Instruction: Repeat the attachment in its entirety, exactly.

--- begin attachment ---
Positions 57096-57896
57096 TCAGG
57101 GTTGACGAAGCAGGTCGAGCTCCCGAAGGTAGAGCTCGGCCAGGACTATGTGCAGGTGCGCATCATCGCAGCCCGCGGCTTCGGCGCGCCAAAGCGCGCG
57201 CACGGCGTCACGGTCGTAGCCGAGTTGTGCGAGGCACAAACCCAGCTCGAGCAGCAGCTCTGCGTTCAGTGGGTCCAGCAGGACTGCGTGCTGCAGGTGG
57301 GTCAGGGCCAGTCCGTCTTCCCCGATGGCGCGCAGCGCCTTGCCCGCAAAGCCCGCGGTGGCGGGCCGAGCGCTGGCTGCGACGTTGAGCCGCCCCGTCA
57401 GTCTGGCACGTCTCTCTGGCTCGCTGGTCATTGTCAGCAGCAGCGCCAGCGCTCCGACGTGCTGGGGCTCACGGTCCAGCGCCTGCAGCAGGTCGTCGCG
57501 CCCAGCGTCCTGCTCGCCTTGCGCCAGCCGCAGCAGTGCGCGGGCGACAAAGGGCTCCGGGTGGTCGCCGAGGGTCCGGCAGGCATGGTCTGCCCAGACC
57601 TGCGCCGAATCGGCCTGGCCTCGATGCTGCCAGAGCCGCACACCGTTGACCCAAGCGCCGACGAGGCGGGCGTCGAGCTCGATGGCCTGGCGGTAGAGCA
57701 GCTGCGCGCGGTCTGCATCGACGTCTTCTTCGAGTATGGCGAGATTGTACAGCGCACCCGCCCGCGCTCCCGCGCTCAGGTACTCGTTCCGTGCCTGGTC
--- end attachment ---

Positions 57096-57896
57096 TCAGG
57101 GTTGACGAAGCAGGTCGAGCTCCCGAAGGTAGAGCTCGGCCAGGACTATGTGCAGGTGCGCATCATCGCAGCCCGCGGCTTCGGCGCGCCAAAGCGCGCG
57201 CACGGCGTCACGGTCGTAGCCGAGTTGTGCGAGGCACAAACCCAGCTCGAGCAGCAGCTCTGCGTTCAGTGGGTCCAGCAGGACTGCGTGCTGCAGGTGG
57301 GTCAGGGCCAGTCCGTCTTCCCCGATGGCGCGCAGCGCCTTGCCCGCAAAGCCCGCGGTGGCGGGCCGAGCGCTGGCTGCGACGTTGAGCCGCCCCGTCA
57401 GTCTGGCACGTCTCTCTGGCTCGCTGGTCATTGTCAGCAGCAGCGCCAGCGCTCCGACGTGCTGGGGCTCACGGTCCAGCGCCTGCAGCAGGTCGTCGCG
57501 CCCAGCGTCCTGCTCGCCTTGCGCCAGCCGCAGCAGTGCGCGGGCGACAAAGGGCTCCGGGTGGTCGCCGAGGGTCCGGCAGGCATGGTCTGCCCAGACC
57601 TGCGCCGAATCGGCCTGGCCTCGATGCTGCCAGAGCCGCACACCGTTGACCCAAGCGCCGACGAGGCGGGCGTCGAGCTCGATGGCCTGGCGGTAGAGCA
57701 GCTGCGCGCGGTCTGCATCGACGTCTTCTTCGAGTATGGCGAGATTGTACAGCGCACCCGCCCGCGCTCCCGCGCTCAGGTACTCGTTCCGTGCCTGGTC